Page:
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What are the biggest obstacles to recovery for men in particular? That’s a fitting question to explore during Men’s Health Month. Below I’ll lay out some of the more common trends among the male client population that I treat, revealing a number of obstacles to recovery that as a more general rule tend to affect men more than women:
Men are more inclined than women to leave a significant relationship, like a marriage, to go full throttle into addiction. I’ve found from experience that women more typically have or feel bound by caregiving responsibilities—for example, they may be taking care of kids and balancing work and motherhood. They therefore feel like they have to hide their addiction in order to function and work. Men, on the other hand, are more likely to leave the relationship in order to pursue their addiction.
How is this trend an obstacle to recovery? Immediate family relationships can be a critical lifeline, a key source of motivation to get healthy and pursue recovery. Addiction thrives in isolation and alienation, after all— so the more physically and emotionally disconnected you are, the harder it can be to come to terms with a substance abuse problem and find the courage and support you need in order to get help.
Men in active addiction tend to display anti-social behavior, like robbing and stealing, which gets them arrested. Among women who are in the throes of active addiction, prostitution is a more frequent last resort; but men tend to resort to other anti-social behaviors that can quickly lead to troubles with the law.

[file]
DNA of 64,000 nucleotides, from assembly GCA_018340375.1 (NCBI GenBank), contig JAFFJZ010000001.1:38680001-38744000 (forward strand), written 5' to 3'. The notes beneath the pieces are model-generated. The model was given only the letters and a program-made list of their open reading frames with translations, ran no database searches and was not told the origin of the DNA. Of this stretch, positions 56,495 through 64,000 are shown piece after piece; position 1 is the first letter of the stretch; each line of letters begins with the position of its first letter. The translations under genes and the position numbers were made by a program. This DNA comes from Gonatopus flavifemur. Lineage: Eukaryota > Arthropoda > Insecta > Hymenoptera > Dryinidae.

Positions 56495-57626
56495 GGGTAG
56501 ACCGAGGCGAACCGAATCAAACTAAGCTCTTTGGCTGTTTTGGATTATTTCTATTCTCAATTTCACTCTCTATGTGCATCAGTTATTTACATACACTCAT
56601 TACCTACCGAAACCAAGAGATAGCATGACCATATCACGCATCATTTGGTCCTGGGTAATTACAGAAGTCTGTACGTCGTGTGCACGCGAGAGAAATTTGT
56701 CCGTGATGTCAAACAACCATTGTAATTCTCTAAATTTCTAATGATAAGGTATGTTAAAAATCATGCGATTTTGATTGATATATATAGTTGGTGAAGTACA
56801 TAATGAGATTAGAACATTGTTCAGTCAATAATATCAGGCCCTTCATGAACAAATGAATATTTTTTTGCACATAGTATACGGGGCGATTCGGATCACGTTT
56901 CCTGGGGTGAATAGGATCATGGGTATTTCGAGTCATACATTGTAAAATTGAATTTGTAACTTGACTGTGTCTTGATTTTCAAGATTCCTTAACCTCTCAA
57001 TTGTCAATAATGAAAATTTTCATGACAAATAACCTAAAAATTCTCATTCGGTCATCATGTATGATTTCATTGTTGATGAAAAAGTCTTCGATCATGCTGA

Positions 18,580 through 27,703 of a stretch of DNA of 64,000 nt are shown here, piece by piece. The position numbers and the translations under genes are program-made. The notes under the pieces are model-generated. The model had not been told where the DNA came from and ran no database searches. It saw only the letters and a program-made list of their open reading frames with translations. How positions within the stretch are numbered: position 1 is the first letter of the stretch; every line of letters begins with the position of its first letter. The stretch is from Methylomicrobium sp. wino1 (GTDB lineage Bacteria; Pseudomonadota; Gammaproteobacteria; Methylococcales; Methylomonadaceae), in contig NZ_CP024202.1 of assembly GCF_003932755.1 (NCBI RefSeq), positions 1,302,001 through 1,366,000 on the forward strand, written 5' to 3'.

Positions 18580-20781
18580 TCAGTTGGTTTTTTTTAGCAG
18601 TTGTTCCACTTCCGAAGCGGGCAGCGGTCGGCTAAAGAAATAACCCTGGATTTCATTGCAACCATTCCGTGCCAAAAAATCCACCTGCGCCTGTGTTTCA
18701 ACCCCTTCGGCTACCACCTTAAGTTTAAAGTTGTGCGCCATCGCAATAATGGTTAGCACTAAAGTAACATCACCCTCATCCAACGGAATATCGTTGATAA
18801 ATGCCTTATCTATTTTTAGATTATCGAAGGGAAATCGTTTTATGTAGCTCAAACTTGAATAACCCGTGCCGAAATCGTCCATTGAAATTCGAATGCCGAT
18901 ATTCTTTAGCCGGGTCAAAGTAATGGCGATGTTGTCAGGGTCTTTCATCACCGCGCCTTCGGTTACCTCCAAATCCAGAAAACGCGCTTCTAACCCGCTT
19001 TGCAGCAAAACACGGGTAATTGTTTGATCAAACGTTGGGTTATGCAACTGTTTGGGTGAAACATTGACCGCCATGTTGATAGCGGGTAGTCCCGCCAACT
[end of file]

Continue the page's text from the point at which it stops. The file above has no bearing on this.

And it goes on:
I do want to make a critical distinction here: substance users are not by nature anti-social people, but, rather, end up acting antisocially due to desperation and their need to get drugs so they don’t go into withdrawal.
How is this trend an obstacle to recovery? A man with a criminal record will have a much harder time finding a job. That, in turn, only raises his chances of relapse. The result is an addictive cycle that can be harder to break.
Men generally find it harder to ask for help for an addiction. The reason for this may be similar to why men stereotypically are less likely than women to ask for directions when they’re lost. From an early age, men imbibe certain societal messages about what it means to be a man. They are taught, for example, that they need to be self-sufficient. Many men soon learn that showing emotions like tears is not “manly”— a sign of weakness.
These societal expectations about what it means to be a man can be a formidable barrier to asking for help, which demands vulnerability and an admission of weakness.
Addicted men are more likely to commit suicide. Some of the same societal norms for “manliness” may also be one of the reasons we see more suicides in males than in females.
Consider the following startling statistics regarding suicide and substance abuse in men:
- Males show a suicide rate that is 3.0 to 7.5 times that of women, across all countries reporting data (except China and India).
- As more perspective, in the U.S., of the 38,000 people who took their own lives, 79 percent of them reportedly were men.
- The rate of completed suicide among male addicts is two to three times higher than among males who are not addicts, according to findings.
Obviously, suicide by overdose is a permanent barrier to recovery. An inability to ask for help for a spiraling addiction should therefore be a big red flag that you or a man you love is in very real danger. That’s because the eventual trajectory of any untreated drug or alcohol problem is death, when in fact none of these four obstacles to recovery is worth your life and health. The takeaway: seeking treatment for a drug or alcohol problem will always be the more courageous and “manly” choice.
Do any of these obstacles to recovery resonate with your own experience? Share your perspective with the rest of us!